The Four Houses of Hogwarts.

Gryffindor; The most celebrated of the four houses at Hogwarts, students who are brave can be sure to find themselves soon to be decked out in red and gold. Notable wizards who were in Gryffindor include Dumbledore, Harry, Hermione, Ron (and eligible family members), Sirius, Peter Pettigrew, Remus Lupin, and many more. Really, almost every wizard of good standing we read about.

Slytherin; the house of the pure blood, the sly and cunning, generally associated with the witches and wizards who have ultimately gone bad. Notable wizards include Tom Riddle, Draco Malfoy (and family), Vincent Crabbe, Gregory Goyle, Regulus Black, Phineus Nigellus Black, Severus Snape, Bellatrix Lestrange, and Horace Slughorn. Looking for an evil wizard? You will find all of them (except for two – Quirrel and Pettigrew) have come from this house.

Ravenclaw; the house in which you are sure to find yourself if you are of above average intelligence;  Hermione almost ended up in Ravenclaw, but asked to be put into Gryffindor. Notable wizards include Luna Lovegood, Cho Chang, Professors Quirrel, Flitwick and Trelawney, Moaning Myrtle, Padma Patil, and Garrick Ollivander.

Hufflepuff; the house that seems to be dreaded by all, though according to JK herself, Neville asked the sorting hat to put him in here. Notable Wizards include Nymphadora Tonks, Professor Sprout, Cedric Diggory, Ernie MacMillan, Hannah Abbot, and Justin Finch-Fletchley

In Book Five (my least favorite book, though that is a subject for another time), the sorting hat gives an ominous message in his song , warning that, if the school didn’t pull together to defeat Voldemort, there could be a bigger problem.

In times of old, when I was new,
And Hogwarts barely started,
The founders of our noble school
Thought never to be parted.

United by a common goal,
They had the selfsame yearning
To make the world’s best magic school
And pass along their learning.

“Together we will build and teach”
The four good friends decided.
And never did they dream that they
Might someday be divided.

For were there such friends anywhere                                                                         As Slytherin and Gryffindor?
Unless it was the second pair
Of Hufflepuff and Ravenclaw,

So how could it have gone so wrong?
How could such friendships fail?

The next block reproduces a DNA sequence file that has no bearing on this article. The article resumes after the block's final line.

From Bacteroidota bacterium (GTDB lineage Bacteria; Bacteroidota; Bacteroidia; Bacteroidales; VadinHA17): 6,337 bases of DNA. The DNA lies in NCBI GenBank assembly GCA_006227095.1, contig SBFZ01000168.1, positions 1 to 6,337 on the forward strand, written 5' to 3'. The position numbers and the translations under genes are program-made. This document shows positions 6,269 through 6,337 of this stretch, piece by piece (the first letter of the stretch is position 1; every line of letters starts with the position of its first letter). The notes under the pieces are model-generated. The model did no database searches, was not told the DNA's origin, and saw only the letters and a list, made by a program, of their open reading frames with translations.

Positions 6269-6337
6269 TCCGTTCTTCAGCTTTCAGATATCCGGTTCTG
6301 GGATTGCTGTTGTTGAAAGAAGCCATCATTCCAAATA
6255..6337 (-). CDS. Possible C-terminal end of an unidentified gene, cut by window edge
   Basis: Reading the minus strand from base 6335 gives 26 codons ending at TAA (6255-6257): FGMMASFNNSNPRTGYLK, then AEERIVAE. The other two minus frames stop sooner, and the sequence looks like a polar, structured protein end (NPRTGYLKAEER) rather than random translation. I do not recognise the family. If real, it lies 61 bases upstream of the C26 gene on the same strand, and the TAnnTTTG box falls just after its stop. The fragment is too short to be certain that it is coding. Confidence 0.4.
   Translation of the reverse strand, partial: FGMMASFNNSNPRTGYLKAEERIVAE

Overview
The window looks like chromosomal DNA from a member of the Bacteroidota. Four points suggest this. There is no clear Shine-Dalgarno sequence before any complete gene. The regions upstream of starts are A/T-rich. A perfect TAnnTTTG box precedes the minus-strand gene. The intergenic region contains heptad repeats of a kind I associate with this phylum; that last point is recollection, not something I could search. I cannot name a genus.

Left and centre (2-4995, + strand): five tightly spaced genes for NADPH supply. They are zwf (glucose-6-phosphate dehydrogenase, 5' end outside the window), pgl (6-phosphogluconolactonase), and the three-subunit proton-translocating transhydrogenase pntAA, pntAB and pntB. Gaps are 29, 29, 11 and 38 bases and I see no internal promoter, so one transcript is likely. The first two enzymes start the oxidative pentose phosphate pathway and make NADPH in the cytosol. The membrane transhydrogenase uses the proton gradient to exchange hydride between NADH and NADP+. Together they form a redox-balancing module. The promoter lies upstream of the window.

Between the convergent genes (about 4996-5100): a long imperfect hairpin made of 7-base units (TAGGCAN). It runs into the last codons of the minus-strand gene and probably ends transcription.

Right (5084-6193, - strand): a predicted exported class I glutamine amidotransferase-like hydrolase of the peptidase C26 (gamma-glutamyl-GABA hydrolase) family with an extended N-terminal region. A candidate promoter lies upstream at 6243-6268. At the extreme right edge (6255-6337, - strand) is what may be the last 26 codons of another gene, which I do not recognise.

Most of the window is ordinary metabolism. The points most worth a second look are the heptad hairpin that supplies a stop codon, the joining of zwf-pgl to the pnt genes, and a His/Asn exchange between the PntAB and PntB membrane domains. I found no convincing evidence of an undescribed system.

Why, I was there, so I can tell
The whole sad, sorry tale.

Said Slytherin, “We’ll teach just those
Whose ancestry’s purest.”
Said Ravenclaw, “We’ll teach those whose
Intelligence is surest.”

Said Gryffindor, “We’ll teach all those
With brave deeds to their name.”
Said Hufflepuff, “I’ll teach the lot
And treat them just the same.”

These differences caused little strife
When first they came to light.
For each of the four founders had
A house in which they might

Take only those they wanted, so,
For instance, Slytherin
Took only pure-blood wizards
Of great cunning just like him.

And only those of sharpest mind
Were taught by Ravenclaw
While the bravest and the boldest
Went to daring Gryffindor.

Good Hufflepuff, she took the rest
and taught them all she knew,
Thus, the houses and their founders
Maintained friendships firm and true.

So Hogwarts worked in harmony
for several happy years,
but then discord crept among us
feeding on our faults and fears.

The Houses that, like pillars four
had once held up our school
now turned upon each other and
divided, sought to rule.


And for a while it seemed the school
must meet an early end.
what with dueling and with fighting

and the clash of friend on friend.

And at last there came a morning
when old Slytherin departed
and though the fighting then died out
he left us quite downhearted.

And never since the founders four
were whittled down to three
have the Houses been united
as they once were meant to be.

And now the Sorting Hat is here
and you all know the score:
I sort you into Houses
because that is what I’m for.

But this year I’ll go further,
listen closely to my song:
though condemned I am to split you
still I worry that it’s wrong,

Though I must fulfill my duty
and must quarter every year
still I wonder whether sorting